OPERATORS are cautiously optimistic the market is
beginning to improve but admit sales to tsunami-hit regions remain
“desperate”.

After a slow start to the year, the trade has reported an
increase in business although some remain down on last year.
Unofficial reports put the market around 15% down.

The affected areas are still struggling to pick up business,
leaving the Caribbean and the US to take the lion’s share of
the long-haul market, particularly thanks to the weak dollar.

TUI UK commercial and retail director Derek Jones said Thomson
Holidays is improving on the 10% drop in sales experienced at the
start of the month, a trend he expects to continue.

“There’s some positive news. Over the weekend we saw the
market coming back quite nicely.”

However, Jones admitted sales for the afflicted regions were
“desperate” – and said this was something that could take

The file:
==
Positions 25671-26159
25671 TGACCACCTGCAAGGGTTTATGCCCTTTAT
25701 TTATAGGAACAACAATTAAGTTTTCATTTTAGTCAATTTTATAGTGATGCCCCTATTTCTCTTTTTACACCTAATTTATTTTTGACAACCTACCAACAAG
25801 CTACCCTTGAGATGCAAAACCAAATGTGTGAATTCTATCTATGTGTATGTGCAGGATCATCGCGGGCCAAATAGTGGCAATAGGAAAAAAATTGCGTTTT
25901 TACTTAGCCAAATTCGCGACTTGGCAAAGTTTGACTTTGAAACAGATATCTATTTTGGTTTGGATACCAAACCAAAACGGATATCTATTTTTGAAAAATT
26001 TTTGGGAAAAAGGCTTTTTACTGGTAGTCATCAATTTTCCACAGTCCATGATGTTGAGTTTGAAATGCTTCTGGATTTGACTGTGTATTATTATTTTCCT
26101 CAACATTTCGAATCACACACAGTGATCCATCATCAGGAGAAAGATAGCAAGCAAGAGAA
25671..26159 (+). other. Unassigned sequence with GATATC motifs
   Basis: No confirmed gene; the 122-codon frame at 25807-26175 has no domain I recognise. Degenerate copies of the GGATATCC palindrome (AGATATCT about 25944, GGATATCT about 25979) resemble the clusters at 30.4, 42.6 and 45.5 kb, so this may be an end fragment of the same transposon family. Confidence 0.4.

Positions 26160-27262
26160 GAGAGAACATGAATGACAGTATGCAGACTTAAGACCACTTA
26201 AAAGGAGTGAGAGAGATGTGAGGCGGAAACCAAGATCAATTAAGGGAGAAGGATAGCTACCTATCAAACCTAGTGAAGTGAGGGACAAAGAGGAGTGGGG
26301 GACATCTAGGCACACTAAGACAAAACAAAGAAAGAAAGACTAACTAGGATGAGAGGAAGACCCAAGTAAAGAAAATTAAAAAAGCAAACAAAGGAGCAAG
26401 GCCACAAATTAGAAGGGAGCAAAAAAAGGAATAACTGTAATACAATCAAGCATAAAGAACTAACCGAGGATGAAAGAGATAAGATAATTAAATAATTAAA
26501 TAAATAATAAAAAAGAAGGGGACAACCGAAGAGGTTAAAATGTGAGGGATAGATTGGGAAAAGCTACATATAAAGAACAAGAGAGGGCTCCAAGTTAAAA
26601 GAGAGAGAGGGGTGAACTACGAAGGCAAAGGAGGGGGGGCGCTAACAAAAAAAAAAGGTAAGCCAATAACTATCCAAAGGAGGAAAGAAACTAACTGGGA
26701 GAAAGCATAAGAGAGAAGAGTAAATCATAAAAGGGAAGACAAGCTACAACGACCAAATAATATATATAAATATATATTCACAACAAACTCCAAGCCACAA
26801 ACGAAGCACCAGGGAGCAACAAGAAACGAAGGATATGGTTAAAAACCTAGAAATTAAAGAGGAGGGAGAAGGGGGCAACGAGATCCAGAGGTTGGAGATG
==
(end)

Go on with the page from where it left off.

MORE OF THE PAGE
time to change.

Cosmos commercial director Stuart Jackson said this weekend and
next weekend would be key. “There has been some apathy in the
market so far.”

Agents also reported improved sales, particularly in unaffected
destinations.

Midconsort chief executive Charles Eftichiou said: “January is
starting to move and we’re up on last year. Although
it’s small numbers percentage-wise, it leaves me optimistic
for the year.

Suffolk-based Johnson Stevens Travel general manager Peter
Cansick said: “We’ve started with a bang, which has surprised
me, and the US and Australia are booking well.”

Advantage MD John McEwan admitted bookings for the Indian Ocean
had fallen by 35%-40%, pushing overall sales down 6% on this time
last year.

Travelcare reported the first 10 days since Christmas were down
20%-30% but sales have now recovered beyond last year’s
levels. General manager Amanda Williams said: “Fingers crossed,
things are kicking in. It’s taken a little more time than
usual but the situation is definitely improving.”